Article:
Friday, June 20, 2014


So I had kind of been going back and forth since January when we initially got the diagnosis on whether or not I wanted to fully accept this thing. It's funny how parts of me think I can just ignore everything and it will somehow feel better or go away. And it does make it feel better to not think about doctors and conditions, etc. But it doesn't really solve anything.

I would go to the website to research FA, but get sad and leave. Think about doing fundraisers, get sad, leave. This is the repeat pattern of life lately. I guess it's part of accepting something you can't change.

Well, I recently decided to join the online family support group and was added to a facebook group. They call themselves your FAmily. I had no clue there was so much support to be had. Since I posted my initial post on the site, "Hey I'm Jessie. My son Carter was just diagnosed, blah blah blah," I've gotten like 30 responses of people sharing their stories and giving me encouragement. I've also gotten several friend requests and actually had a very sweet woman in NC give me a phone call and talk to me giving me advice like she was my own mother. I can't believe how supportive they are. I've also seen so much cool stuff about camps and other things to do for the kids.

I'm letting Carter in a little bit at a time. He doesn't seem to be really aware of his condition, or he just doesn't care right now. He's not really bothered by anything, other than being careful not to bump his head. Or he will alert me if he's bleeding/if one of his friends knocks one of his teeth out. That sounds bad, but they were two loose front ones. Totally normal.

I made him a little brochure. Yes I have free time. And it explains a little about DNA because I want him to be smart. I even talk about copying  errors. So. He of course took one look at it and put it down. Why does my son refuse literature?


The life of a poetic mother who wants her seven year old athlete son to love the arts.

Well anyway, his spirits are high and that's what matters. He's not sad or scared or anything of that nature. So I'm feeling good about that.

One update is that I am in the process of getting a consult with the Cincinnati Children's Hospital as they are one of three in the country who specialize in treating FA patients. While I LOVE the staff and our doctor at MUSC, I just want to make sure we are COMPLETELY covered in knowledge and expertise. The doctor will look at his records, let me know if insurance will cover our visit, and then we will be off. Possibly. I also found out there is a network of retired pilots that will fly you across the country for free if you need to go to a hospital. Pretty cool. Even though I'm not sure I want my first flight to be in a tiny airplane.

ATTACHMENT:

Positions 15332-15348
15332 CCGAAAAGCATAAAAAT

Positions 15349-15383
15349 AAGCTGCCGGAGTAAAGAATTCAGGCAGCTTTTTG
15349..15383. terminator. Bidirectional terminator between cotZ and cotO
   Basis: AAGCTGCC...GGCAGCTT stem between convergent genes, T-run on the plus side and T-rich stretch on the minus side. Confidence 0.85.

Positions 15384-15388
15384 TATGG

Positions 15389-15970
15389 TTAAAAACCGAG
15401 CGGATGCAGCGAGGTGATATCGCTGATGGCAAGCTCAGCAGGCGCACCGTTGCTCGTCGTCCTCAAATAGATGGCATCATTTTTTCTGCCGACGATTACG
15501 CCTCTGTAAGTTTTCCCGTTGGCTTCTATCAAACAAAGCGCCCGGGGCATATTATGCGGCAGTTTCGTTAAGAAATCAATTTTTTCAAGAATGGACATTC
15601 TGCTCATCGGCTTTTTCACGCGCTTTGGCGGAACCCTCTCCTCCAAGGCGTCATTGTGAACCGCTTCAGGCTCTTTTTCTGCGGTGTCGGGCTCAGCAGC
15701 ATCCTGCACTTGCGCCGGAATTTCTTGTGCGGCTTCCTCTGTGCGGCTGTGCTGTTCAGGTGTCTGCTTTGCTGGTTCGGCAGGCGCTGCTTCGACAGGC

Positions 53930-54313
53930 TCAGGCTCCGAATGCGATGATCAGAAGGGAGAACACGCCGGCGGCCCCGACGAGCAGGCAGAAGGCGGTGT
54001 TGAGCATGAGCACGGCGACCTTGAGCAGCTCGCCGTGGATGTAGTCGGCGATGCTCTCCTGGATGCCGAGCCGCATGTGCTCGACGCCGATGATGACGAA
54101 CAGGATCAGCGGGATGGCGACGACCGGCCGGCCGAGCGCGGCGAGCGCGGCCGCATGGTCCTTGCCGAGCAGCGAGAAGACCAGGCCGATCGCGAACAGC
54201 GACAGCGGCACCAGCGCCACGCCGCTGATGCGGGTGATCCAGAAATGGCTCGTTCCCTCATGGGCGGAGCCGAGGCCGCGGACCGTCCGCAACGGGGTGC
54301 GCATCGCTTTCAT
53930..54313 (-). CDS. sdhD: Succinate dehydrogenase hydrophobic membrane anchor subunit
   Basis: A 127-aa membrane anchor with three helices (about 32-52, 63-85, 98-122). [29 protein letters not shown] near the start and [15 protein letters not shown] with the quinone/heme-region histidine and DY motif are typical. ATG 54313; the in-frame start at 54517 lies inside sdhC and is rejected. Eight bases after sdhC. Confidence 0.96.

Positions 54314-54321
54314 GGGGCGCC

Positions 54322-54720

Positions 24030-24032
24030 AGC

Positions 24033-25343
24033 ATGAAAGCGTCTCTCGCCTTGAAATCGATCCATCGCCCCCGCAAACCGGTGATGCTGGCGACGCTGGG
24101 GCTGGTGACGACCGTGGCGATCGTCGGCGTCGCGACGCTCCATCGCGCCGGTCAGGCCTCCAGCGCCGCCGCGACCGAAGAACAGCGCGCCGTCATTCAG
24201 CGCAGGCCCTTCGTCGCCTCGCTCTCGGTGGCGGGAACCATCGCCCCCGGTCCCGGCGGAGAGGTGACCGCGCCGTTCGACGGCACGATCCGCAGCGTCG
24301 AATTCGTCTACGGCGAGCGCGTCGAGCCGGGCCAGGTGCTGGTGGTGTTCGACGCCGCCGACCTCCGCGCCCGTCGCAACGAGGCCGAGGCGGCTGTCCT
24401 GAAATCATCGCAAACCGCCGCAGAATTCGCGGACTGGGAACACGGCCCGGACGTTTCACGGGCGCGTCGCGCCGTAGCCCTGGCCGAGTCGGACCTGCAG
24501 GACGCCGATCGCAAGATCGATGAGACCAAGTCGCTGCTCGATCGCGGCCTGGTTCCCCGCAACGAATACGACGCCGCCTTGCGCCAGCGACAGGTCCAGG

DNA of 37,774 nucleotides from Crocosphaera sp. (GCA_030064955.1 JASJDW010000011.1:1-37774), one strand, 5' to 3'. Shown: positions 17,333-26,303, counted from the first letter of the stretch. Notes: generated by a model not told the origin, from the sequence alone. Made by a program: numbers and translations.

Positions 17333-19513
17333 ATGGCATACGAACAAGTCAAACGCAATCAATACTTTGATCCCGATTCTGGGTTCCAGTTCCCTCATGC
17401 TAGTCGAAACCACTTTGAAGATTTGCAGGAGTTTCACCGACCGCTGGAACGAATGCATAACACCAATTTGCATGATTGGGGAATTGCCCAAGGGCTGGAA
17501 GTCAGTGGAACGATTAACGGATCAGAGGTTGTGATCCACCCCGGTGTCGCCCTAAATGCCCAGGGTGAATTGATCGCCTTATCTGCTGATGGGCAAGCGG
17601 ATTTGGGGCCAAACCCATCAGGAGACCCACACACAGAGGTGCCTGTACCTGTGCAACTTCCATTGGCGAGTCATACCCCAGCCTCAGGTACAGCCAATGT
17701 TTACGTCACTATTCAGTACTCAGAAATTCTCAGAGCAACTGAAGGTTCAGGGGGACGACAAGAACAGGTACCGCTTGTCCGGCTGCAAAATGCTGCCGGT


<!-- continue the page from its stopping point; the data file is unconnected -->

Monday, June 9, 2014

Since January - What's Up With Carter?

Ok. So the purpose of this blog is to keep friends and family updated on what's going on with Carter man and also for him to be able to use as an online diary to sort of blog through his life experiences.. We will see if he wants to do that. I'm trying to be proactive with the ideas of ways to stay busy in the hospital!

So much has changed since January.

January of 2014, Carter wasn't feeling great. He had been sick with a regular bug and had a low grade fever that persisted for a few weeks. One night at mom's house, I noticed he had a strange rash all over his body. (This is unlike Carter because he never gets rashes). Took him to his pediatrician the next day and they deemed it a virus. After checking him for the flu, various viruses, strep, etc.. we were told to just wait it out and that it was just a virus leaving his body. He was also playing flag football around this time so his body was under a good bit of stress, running around in the cold.

After practice a few nights he would complain of joint pain. I sort of pushed it off as just being from football, but one night after his shower, he could hardly walk and was crying trying to come to eat dinner. I decided to take him to Nason Medical Center down the street.

We went in, did the regular tests, flu, strep- nothing. He was negative for everything, but complaining of joint pain and still had the fever/rash. The doctor wanted to run some blood work just to check. He said if it were his child he would want to have that done just to be on the safe side. A few needle sticks, and minutes later, came the words and the furrowed brow/gentle tone, "His blood counts are really low. I wasn't expecting this, but.. I think you need to be admitted to MUSC Children's Hospital."

Wondering what it could be like a typical worry stricken mother I asked and was told Leukemia was a possibility. My grandpa has had Leukemia off and on for most of his life, so I naturally, expected the worst, but put a brave face on and drove downtown.